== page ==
Topics in this course will include functions, limits, and continuity; derivatives of polynomials, products, quotients, trigonometric, and implicit functions; applications to related rates, maximum-minimum problems and graphing; anti-derivatives, the Fundamental Theorem of Calculus, and area problems. A computer symbolic algebra component is included. Prerequisite: four years of high school mathematics or Introduction to College Math or its equivalent. (Fall) (Spring)

MATH 1032: Calculus II (4 cr.)

Topics in this course will include applications of integrals to volumes of revolution, differentiation and integration of logarithmic, exponential, and inverse trigonometric functions, indeterminate forms, techniques of integration, improper integrals, sequences and series, Taylor's Theorem, parametric equations, and polar coordinates. A computer symbolic algebra component is included. Prerequisite: Calculus I. (Fall) (Spring)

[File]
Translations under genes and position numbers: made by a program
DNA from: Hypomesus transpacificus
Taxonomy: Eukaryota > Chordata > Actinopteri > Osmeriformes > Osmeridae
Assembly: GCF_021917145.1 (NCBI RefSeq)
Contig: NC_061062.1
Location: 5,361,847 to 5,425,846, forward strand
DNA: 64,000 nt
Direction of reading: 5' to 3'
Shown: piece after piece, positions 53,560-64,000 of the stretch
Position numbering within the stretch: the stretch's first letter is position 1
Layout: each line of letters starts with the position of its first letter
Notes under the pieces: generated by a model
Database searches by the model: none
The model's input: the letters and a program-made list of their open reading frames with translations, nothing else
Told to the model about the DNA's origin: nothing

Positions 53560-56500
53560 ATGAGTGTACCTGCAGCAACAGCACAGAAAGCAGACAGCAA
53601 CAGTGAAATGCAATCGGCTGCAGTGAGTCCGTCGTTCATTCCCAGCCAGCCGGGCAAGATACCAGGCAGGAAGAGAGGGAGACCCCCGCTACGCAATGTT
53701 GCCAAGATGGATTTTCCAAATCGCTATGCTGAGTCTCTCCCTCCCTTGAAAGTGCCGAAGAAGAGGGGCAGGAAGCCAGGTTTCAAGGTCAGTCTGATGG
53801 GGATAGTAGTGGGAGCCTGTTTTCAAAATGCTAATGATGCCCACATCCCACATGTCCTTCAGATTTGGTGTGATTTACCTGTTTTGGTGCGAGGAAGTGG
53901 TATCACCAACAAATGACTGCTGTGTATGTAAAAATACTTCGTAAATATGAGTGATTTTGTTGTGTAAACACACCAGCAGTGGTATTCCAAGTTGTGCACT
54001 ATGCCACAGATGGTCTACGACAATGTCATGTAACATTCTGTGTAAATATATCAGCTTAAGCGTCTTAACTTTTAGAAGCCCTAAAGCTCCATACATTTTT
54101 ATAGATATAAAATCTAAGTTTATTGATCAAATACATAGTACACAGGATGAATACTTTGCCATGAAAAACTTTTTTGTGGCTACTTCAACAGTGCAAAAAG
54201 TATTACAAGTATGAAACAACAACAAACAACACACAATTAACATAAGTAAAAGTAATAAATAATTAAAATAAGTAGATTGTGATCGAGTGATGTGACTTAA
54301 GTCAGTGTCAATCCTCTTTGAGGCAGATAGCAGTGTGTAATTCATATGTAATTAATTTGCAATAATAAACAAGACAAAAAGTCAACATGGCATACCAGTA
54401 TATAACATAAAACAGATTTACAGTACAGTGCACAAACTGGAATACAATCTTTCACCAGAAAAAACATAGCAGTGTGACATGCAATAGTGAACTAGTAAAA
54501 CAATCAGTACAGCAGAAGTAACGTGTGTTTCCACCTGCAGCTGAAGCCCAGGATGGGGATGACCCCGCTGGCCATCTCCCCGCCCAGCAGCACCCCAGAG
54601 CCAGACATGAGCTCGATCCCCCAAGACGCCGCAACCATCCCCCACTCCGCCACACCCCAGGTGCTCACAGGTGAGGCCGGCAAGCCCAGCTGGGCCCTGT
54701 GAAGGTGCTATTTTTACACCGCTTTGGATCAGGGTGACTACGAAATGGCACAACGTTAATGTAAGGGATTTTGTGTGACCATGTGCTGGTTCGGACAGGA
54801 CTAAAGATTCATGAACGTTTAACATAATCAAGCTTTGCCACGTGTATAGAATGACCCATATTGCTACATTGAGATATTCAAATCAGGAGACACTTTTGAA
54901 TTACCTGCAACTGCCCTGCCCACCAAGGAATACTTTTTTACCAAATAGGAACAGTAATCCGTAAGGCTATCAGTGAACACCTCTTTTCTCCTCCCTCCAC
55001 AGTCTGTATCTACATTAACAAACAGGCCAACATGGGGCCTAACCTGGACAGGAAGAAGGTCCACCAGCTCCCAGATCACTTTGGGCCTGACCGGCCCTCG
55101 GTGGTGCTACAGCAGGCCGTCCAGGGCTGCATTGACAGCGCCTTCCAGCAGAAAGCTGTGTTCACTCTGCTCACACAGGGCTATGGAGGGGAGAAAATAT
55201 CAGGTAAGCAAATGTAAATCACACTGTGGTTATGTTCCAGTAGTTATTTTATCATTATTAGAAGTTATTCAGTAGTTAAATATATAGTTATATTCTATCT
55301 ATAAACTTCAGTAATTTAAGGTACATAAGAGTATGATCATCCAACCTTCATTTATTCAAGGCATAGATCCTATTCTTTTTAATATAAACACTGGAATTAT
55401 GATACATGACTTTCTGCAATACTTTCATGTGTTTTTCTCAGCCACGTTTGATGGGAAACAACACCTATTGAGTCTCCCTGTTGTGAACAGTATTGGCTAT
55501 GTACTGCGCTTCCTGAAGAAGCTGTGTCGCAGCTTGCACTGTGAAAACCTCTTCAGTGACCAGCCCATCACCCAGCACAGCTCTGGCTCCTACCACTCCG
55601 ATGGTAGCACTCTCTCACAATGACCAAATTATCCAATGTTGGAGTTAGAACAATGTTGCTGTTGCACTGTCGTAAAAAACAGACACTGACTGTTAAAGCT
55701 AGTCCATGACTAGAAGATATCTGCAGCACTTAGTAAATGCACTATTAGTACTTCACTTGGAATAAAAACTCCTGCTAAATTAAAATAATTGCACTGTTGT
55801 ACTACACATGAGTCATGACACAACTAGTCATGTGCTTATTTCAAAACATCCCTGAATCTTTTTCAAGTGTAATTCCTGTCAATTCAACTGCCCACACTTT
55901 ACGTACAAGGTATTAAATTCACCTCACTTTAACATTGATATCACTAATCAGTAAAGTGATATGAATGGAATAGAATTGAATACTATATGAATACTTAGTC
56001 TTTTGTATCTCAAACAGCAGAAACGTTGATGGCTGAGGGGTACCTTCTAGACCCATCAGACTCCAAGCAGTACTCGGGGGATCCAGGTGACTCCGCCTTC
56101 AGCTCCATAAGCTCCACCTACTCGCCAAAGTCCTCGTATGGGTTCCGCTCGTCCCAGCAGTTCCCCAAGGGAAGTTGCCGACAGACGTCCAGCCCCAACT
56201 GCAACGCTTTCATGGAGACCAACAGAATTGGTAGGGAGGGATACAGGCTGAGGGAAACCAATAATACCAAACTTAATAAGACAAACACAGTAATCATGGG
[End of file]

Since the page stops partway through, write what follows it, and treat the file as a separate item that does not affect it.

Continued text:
BIO 3099: Research Seminar (2 cr.)

This seminar course is designed to introduce the student to scientific research problems and to aid critical problem-solving skills through reading and writing in a scientific field of interest. It focuses on literature research, elements of experimental design, testing a hypothesis, analysis of data, reading and writing journal articles, and the use of computers for writing, graphics, and presentation. By the end of the semester, the student will have completed an extended protocol and have established a working literature base for their senior project. This course should be taken in the spring semester of the junior year (or in the third from the last semester for accelerated programs). Prerequisites: Principles of Biology I and II, Principles of Chemistry I and II. (Fall)